The Campaign to Protect Rural England has outlined its vision for the future of agriculture after the UK leaves the European Union in a paper titled New Model Farming. They suggest that currently too much money is given to large-scale farms and assisting smaller more diverse farms would help the countryside and rural communities says the (CPRE).
Farmers currently receive subsidies and other payments under the EU's Common Agricultural Policy (CAP) - but will cease to get EU funding once the UK leaves the EU. Currently farmers get about £3bn a year in subsidies, with some of the bigger farms receiving as much as £1m. Ministers have promised to maintain EU levels of funding until at least 2020.
The grants which are given for owning land and also taking care of wildlife, can amount to up to 60% of some farmers' income. The CPRE explain that the existing level of state aid needs to be justified, with a shift away from giving money to ‘industrial farms’ stating that large-scale farms damage the environment and put smaller farmers out of business. Instead, subsidies should be directed towards smaller farms, and land should be made available for new farmers to enter the market which would benefit the countryside and help communities reconnect with farming.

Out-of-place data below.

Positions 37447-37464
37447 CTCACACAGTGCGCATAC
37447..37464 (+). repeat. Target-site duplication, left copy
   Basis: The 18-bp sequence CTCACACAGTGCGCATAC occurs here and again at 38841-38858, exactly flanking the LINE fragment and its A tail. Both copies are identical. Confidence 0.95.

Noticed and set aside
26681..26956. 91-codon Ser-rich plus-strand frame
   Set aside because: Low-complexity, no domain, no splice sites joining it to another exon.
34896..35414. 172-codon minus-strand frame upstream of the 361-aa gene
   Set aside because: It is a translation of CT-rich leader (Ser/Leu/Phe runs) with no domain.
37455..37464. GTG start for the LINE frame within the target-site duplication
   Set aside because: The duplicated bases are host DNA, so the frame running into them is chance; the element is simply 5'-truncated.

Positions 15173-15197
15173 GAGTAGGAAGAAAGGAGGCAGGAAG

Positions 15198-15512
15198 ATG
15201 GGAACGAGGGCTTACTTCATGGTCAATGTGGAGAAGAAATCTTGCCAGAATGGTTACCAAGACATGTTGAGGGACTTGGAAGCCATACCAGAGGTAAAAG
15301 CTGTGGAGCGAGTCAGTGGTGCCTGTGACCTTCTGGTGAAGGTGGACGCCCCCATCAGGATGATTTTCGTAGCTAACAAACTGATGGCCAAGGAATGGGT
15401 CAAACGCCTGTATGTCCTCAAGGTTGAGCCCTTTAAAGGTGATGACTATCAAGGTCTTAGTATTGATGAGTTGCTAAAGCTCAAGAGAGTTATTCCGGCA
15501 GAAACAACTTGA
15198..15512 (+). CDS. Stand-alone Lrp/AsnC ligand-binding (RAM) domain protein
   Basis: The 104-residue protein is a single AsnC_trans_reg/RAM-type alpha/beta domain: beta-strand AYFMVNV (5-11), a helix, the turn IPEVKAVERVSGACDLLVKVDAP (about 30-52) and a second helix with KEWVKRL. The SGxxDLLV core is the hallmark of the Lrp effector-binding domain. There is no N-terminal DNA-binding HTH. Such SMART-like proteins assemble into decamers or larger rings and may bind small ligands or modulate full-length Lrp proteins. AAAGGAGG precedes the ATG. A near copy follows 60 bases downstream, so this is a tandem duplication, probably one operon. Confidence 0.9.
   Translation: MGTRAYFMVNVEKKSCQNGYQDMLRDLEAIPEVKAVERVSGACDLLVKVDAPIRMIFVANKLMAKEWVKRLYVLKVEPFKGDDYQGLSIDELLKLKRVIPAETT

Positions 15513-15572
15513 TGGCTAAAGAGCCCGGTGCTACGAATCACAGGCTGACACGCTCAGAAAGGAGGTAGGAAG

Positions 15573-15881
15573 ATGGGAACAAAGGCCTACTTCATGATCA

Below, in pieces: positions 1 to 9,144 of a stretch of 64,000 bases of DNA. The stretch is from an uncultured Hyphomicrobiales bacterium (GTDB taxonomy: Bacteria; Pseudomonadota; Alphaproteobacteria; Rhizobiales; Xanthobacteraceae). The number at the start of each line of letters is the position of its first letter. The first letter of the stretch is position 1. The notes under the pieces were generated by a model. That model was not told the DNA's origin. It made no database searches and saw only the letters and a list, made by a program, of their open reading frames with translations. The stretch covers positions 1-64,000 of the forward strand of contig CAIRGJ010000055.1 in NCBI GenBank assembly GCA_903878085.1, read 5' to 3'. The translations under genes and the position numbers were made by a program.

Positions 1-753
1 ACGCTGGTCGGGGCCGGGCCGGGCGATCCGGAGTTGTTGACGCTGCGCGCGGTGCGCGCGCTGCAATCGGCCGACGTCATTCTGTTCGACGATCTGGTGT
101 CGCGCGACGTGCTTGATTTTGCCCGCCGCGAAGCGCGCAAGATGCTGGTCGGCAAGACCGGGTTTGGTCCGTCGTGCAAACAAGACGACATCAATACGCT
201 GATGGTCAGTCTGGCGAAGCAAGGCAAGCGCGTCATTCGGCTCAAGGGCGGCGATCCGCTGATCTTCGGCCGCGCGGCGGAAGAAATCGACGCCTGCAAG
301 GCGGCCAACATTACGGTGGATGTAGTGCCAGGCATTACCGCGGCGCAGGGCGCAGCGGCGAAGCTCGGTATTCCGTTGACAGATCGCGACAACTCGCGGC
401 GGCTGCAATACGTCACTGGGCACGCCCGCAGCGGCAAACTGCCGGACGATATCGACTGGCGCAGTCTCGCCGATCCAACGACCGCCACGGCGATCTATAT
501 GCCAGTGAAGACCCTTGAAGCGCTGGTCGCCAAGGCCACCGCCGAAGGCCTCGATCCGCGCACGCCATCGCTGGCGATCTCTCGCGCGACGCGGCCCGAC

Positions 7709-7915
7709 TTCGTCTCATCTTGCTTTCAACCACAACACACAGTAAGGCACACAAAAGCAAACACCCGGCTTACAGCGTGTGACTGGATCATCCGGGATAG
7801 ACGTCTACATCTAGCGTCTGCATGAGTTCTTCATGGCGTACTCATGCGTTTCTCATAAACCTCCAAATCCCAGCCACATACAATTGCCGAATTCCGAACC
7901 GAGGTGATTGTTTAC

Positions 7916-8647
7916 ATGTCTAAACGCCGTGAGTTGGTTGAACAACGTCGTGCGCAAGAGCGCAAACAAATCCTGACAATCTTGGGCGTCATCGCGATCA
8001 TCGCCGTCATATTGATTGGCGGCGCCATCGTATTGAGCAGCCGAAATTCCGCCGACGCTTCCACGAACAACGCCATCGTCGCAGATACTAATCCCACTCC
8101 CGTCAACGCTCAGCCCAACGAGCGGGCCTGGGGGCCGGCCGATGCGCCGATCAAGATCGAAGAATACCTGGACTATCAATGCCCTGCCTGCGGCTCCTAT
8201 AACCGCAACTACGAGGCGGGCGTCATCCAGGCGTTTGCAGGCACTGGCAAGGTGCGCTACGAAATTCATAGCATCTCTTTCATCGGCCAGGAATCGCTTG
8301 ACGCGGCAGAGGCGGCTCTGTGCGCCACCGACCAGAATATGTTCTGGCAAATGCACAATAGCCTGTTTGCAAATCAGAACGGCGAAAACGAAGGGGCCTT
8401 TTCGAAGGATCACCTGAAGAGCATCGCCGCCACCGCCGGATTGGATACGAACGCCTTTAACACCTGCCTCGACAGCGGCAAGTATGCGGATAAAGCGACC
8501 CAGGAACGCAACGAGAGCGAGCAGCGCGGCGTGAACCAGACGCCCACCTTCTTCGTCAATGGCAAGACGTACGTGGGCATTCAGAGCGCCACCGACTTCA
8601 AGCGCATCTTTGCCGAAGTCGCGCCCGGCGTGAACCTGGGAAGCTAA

Cate Le Grice Mack, from the CPRE, told BBC Radio 4's Today programme there had been "a huge decline" in biodiversity in the UK. She said authorities needed to make sure we are "maximising the potential for our landscape - for food, but also for wildlife and biodiversity". "What we are saying is that farmers need encouraging and supporting and helping to actually improve the natural landscape. "They are the people who can do it, they are the people with the skills, this is about encouragement and help."